A New York Times Book Review Editors’ Choice Selection Named one of the Best Books of the Year by the Economist and Kirkus Reviews
An “extraordinary” biography that “in its breadth . . . reminds me of nothing so much as Robert A. Caro’s The Power Broker” (New York Review of Books).
Harvey Sachs’s “monumental” (Alex Ross) biography recounts the sixty-eight-year career of conductor Arturo Toscanini (1867–1957), an artist celebrated for his fierce dedication, photographic memory, explosive temper, impassioned performances, and uncompromising work ethic. Toscanini collaborated with Verdi, Puccini, Debussy, and Richard Strauss; undertook major reforms at La Scala and the Metropolitan Opera; and eventually pioneered the radio and television broadcasts of the NBC Symphony. His monumental achievements inspired generations, while his opposition to Nazism and fascism made him a model for artists of conscience. In this “persuasive and compelling” new biography, Sachs illuminates the “crucialthe centralrole Toscanini played in our musical culture for well over 60 years” (New York Times Book Review). Set against the roiling currents of twentieth-century Europe and the Americas, Toscanini is a “necessary” portrait of this “complex, flawed, but noble human being and towering artist” (Wall Street Journal) whose peerless influence reverberates today.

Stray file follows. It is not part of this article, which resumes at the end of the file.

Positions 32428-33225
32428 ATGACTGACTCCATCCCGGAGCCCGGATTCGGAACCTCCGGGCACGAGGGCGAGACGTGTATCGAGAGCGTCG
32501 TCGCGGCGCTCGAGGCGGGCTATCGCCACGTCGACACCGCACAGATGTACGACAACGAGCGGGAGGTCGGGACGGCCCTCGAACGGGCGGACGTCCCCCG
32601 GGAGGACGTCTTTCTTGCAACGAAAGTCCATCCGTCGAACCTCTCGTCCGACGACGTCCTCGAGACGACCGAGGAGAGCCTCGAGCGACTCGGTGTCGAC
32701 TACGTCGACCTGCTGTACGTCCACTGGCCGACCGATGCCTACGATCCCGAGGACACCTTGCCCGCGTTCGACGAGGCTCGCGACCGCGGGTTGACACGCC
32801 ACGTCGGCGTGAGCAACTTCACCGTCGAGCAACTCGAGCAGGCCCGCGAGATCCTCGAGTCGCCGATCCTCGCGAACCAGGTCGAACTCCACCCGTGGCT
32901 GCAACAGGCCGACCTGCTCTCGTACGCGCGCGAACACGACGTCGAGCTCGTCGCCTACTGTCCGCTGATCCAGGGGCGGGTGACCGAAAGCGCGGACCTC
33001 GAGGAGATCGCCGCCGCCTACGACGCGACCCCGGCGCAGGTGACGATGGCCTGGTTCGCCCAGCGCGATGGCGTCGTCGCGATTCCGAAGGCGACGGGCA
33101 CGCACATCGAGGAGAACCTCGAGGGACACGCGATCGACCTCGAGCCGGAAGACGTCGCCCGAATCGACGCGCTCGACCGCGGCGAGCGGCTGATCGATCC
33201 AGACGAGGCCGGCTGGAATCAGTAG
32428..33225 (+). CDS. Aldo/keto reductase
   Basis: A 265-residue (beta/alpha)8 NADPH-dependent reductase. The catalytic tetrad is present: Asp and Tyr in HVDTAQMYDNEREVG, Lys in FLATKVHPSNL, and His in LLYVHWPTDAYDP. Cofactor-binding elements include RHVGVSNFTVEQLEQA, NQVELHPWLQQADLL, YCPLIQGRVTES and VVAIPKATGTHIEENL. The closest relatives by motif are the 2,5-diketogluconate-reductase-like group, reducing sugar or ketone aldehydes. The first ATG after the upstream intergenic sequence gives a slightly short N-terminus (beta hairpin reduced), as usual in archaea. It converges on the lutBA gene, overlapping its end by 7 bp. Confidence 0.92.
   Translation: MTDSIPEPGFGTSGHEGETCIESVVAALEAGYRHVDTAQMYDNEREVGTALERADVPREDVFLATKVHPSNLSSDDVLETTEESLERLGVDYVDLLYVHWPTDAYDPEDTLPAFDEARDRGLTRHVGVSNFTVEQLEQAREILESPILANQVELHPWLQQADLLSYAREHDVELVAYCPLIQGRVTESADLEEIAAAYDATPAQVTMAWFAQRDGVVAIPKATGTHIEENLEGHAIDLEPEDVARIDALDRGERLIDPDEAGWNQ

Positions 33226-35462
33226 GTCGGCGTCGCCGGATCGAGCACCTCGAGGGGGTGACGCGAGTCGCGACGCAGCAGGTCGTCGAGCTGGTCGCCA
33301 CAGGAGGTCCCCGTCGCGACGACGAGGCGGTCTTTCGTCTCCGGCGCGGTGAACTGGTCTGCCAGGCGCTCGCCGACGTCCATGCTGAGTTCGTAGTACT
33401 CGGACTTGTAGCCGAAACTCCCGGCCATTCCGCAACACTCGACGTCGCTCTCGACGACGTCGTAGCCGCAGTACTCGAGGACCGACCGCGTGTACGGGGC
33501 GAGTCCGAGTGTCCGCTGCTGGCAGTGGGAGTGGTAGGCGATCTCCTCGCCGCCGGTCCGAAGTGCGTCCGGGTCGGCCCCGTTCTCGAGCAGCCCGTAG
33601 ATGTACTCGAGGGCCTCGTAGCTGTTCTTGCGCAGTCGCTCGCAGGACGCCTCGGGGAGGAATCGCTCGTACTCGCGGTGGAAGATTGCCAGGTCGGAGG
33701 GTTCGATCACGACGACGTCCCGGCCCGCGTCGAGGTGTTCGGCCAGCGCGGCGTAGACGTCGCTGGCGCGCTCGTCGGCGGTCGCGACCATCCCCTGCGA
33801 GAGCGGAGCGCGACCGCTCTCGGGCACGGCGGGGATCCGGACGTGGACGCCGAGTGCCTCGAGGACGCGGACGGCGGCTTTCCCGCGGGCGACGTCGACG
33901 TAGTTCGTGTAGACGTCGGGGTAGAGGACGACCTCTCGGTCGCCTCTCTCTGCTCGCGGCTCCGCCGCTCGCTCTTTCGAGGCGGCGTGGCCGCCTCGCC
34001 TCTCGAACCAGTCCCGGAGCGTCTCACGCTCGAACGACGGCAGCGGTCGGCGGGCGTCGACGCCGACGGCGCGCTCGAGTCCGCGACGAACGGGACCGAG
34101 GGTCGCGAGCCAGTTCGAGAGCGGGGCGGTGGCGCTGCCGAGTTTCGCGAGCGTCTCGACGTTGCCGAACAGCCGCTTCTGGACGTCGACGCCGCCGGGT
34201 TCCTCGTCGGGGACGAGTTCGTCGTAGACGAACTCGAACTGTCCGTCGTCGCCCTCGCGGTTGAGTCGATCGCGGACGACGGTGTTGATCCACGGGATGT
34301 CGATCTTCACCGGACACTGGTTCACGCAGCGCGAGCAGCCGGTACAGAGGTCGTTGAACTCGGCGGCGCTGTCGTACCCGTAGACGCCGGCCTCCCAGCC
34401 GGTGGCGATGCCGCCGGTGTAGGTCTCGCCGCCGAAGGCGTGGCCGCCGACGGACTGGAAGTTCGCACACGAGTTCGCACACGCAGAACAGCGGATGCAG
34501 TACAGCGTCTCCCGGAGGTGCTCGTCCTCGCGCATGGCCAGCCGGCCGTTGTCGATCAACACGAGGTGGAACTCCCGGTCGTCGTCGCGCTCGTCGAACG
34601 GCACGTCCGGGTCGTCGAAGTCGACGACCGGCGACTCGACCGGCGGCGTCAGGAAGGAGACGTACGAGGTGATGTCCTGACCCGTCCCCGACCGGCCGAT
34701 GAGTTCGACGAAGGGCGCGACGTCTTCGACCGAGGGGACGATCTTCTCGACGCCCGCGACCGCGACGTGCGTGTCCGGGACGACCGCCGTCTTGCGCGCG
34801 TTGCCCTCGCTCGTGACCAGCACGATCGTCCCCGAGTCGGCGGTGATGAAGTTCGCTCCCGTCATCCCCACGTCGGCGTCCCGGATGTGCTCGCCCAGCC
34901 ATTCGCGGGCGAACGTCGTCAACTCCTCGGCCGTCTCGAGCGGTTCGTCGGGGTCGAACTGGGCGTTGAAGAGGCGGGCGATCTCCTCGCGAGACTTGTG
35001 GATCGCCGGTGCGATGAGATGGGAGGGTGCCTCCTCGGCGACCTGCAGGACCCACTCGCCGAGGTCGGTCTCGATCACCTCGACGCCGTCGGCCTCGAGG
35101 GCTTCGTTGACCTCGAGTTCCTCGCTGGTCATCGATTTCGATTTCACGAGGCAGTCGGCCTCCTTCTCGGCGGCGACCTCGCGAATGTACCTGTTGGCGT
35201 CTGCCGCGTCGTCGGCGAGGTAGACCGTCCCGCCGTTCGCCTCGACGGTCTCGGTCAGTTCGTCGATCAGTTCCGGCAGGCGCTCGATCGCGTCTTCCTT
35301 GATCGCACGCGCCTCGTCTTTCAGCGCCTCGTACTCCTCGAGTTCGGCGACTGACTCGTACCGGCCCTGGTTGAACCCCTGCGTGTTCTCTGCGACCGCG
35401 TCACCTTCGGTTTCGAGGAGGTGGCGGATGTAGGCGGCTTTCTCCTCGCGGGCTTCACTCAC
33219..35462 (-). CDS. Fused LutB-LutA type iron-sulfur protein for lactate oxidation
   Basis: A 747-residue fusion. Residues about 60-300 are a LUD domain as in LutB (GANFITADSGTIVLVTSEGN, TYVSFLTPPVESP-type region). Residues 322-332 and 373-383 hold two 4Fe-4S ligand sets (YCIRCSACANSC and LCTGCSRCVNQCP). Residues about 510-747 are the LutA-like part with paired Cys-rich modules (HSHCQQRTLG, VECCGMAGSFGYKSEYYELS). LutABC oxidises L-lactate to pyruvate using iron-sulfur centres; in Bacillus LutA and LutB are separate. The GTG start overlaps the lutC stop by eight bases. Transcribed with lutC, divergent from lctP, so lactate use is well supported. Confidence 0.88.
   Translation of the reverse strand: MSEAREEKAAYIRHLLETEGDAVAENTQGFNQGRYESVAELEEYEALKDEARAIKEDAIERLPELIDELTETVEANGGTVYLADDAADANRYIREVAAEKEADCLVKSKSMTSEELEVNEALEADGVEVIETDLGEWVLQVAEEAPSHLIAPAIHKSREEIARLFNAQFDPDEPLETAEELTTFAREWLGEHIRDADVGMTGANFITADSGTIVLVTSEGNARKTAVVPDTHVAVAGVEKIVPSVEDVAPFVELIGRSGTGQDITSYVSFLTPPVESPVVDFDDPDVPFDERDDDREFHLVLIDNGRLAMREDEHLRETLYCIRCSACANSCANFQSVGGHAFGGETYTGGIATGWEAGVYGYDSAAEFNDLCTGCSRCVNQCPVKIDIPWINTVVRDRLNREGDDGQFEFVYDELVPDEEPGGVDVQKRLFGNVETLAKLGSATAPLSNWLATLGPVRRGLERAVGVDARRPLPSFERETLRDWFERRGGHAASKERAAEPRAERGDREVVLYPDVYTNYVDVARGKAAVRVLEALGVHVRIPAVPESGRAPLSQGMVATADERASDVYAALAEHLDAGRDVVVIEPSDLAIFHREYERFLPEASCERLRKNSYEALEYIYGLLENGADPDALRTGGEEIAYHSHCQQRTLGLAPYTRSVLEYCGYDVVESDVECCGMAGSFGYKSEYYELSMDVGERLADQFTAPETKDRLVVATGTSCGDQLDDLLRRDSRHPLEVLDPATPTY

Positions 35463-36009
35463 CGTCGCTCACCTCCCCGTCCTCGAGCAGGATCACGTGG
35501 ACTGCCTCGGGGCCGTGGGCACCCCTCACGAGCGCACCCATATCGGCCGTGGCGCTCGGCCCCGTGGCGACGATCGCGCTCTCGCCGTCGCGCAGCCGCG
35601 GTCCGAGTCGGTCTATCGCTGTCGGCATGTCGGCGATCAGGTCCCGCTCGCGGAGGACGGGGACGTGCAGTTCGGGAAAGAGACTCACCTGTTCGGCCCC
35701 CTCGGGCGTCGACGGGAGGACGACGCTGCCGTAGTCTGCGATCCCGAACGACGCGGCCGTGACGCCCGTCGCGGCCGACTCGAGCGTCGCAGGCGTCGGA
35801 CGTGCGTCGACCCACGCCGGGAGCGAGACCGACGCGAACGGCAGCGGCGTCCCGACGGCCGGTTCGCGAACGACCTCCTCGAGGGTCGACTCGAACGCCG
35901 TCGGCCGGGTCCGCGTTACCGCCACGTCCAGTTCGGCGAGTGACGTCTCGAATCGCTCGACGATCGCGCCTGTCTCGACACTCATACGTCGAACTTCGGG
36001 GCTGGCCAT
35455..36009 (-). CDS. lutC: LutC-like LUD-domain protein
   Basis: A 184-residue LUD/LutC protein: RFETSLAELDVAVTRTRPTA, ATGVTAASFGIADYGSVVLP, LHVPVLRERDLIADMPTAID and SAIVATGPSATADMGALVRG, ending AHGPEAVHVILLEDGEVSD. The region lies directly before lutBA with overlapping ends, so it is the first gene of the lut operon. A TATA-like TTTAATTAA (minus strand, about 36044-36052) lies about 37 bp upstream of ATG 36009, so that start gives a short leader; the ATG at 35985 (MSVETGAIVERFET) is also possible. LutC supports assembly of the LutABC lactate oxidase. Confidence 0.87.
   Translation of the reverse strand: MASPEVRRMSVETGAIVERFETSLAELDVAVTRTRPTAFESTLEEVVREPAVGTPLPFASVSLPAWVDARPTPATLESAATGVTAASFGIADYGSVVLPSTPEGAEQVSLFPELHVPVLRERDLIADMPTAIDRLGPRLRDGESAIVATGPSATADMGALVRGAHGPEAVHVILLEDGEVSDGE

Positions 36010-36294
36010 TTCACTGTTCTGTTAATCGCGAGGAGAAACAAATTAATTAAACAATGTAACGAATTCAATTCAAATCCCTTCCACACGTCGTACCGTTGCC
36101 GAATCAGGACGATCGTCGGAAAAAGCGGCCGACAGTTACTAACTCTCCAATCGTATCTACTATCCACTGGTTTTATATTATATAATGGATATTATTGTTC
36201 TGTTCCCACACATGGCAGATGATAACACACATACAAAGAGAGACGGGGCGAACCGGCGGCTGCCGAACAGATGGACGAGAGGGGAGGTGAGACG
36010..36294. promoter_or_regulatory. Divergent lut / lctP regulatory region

Harvey Sachs is the author or coauthor of ten books and has written for The New Yorker, the New York Times, and the Times Literary Supplement, among others. He lives in New York, and is on the faculty of the Curtis Institute of Music in Philadelphia.
Table of Contents
Author's Notes xix
I Indeterminate and Determinate Sounds 1
II Beardless Maestro 29
III Turin 81
IV La Scala Reformed 111
V The Metropolitan 209
VI Interlude 301
VII La Scala Re-Created 349
VIII The New York Philharmonic and New Horizons 469
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A Belletrist Book of the Month, this “exquisite memoir” (Los Angeles Times) is the perfect
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A lifetime of candid reflections from physicist Freeman Dyson, “an acute observer of personality and
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Hailed as Elizabeth Spencer's best novel (Michael Gorra, New York Review of Books), this lost
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